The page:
Indigenous Issues ­ The Occasional Briefing Papers of AITPN

Malaysia's Federal Court faces acid test

ORANG ASLI'S RIGHTS:

4

Surveys, Bintulu versus Nor Anak Nyawai and others at Miri Appeal Court, he had passed a verdict in favor of the native tribes. When the hearing resumed on 27 April 2006, senior federal counsel Datuk Mary Lim told the Federal Court that the Orang Aslis "have customary rights over items on the land, but not the land itself", and therefore they would only be compensated for the loss of their fruit trees, crops and houses, if and when the government needed to acquire their land. Datuk Mary Lim also submitted that prior to the tribe residing in Kampung Bukit Tampoi in Dengkil for about 210 years, it belonged to the Selangor Sultanate. So they could not have held a native or customary title to it. The arguments put across by the Federal Counsel are essentially racist. If the Orang Aslis are to be denied their land rights, it would mean that they do not have protection under the common law like the Land Acquisition Act of 1960 and the Constitution of Malaysia at par with other citizens of Malaysia. It will also mean that Aborignal People's Act of 1954 will prevail over the Constitution and extinguish the rights accorded under the Constitution. The Federal Court of Malaysia may as well uphold the judgement of the Court of Appeal. But, three of the seven plaintiffs have already died and the others have become quite old. The Federal Court must not only uphold the supremacy of the Constitution but it must also consider that the petition of the defendants is a fit case to be dismissed with exemplary damages for abuse of justice against the `rakyat miskin', the poorest-of-the-poor in the country.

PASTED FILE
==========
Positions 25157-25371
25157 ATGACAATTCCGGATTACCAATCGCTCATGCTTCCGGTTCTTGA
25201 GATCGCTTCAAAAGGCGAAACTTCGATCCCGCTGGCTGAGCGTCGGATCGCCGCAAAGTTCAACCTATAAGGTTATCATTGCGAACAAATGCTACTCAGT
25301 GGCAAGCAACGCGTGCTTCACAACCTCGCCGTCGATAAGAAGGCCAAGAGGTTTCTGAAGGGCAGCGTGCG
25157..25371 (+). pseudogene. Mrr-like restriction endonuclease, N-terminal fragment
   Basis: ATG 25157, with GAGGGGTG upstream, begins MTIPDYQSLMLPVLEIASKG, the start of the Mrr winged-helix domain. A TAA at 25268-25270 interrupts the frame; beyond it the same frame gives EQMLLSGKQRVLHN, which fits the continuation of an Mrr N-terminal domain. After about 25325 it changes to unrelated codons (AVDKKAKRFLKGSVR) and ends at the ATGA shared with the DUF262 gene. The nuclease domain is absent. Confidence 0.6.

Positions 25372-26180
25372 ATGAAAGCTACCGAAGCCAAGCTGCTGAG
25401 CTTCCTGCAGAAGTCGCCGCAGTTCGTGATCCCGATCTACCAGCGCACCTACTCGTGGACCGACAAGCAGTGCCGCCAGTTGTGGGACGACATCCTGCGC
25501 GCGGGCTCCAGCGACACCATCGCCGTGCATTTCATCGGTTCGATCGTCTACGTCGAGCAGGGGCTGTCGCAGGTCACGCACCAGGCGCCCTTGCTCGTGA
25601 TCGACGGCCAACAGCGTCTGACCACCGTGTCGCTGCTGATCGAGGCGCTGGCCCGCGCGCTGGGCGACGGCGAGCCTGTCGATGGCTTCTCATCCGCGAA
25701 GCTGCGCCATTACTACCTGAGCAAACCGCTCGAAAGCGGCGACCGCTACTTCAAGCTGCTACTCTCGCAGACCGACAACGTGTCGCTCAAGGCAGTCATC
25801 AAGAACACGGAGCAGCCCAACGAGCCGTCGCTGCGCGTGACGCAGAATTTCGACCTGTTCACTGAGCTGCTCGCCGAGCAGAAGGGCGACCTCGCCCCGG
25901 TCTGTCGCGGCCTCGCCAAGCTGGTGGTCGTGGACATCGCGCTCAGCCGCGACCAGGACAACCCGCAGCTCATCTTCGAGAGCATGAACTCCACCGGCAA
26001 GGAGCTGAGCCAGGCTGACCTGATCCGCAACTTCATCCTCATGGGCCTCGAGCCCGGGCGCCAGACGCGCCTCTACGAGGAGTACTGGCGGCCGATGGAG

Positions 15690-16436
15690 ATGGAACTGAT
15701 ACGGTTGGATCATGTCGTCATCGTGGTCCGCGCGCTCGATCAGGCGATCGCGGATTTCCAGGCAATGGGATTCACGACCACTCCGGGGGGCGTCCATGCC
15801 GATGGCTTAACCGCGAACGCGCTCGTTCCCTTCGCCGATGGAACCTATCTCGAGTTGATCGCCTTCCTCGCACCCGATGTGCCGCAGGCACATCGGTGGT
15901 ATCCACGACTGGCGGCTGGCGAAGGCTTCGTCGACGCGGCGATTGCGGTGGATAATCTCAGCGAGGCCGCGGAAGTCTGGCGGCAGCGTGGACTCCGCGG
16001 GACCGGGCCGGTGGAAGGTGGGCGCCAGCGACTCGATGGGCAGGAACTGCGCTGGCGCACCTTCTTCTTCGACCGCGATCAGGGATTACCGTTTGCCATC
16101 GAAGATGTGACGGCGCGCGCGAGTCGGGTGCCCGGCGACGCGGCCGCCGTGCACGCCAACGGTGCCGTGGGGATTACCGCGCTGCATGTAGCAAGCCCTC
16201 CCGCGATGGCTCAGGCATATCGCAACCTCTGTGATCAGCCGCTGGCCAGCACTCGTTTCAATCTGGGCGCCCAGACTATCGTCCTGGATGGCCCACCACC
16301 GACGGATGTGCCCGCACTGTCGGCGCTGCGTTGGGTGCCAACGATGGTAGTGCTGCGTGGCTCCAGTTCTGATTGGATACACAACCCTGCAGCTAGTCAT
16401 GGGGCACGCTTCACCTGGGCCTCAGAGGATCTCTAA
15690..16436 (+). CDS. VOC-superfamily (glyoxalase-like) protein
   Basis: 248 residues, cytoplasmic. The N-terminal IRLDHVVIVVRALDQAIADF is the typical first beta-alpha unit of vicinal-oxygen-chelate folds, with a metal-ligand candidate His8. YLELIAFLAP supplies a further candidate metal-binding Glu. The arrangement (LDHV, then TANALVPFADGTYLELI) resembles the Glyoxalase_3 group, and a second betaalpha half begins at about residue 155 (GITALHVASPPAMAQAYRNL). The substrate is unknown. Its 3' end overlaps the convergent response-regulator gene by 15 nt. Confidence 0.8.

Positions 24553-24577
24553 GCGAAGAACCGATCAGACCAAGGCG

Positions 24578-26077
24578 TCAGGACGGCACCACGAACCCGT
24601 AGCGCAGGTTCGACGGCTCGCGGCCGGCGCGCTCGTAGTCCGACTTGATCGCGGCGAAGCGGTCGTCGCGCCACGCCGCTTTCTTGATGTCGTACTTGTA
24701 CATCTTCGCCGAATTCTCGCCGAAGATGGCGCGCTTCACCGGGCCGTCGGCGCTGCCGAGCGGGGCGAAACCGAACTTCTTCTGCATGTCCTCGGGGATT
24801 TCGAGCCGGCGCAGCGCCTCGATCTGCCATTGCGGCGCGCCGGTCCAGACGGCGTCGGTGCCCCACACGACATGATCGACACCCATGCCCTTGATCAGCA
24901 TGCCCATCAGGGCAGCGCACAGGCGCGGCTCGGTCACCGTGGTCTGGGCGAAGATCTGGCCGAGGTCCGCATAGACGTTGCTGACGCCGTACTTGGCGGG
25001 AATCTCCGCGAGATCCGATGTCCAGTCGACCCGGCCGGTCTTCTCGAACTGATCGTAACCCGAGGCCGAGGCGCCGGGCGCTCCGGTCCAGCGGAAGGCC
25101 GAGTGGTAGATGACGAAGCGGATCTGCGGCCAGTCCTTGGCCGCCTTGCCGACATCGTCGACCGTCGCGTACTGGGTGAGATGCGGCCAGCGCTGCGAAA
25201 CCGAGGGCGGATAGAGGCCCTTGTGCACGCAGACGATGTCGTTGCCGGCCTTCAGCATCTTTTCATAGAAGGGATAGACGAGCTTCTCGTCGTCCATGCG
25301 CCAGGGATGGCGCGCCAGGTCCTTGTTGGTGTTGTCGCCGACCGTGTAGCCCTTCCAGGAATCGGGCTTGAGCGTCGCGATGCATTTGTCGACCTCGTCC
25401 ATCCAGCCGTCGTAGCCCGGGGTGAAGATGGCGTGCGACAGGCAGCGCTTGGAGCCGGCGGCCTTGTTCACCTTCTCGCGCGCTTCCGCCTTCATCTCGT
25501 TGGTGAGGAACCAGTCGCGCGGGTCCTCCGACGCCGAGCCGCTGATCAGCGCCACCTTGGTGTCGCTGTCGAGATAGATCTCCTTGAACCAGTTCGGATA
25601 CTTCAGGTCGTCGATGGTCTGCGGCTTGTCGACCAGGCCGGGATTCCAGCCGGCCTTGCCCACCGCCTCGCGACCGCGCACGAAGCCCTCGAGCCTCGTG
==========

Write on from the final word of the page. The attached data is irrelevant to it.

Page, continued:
Indigenous Issues ­ The Occasional Briefing Papers of AITPN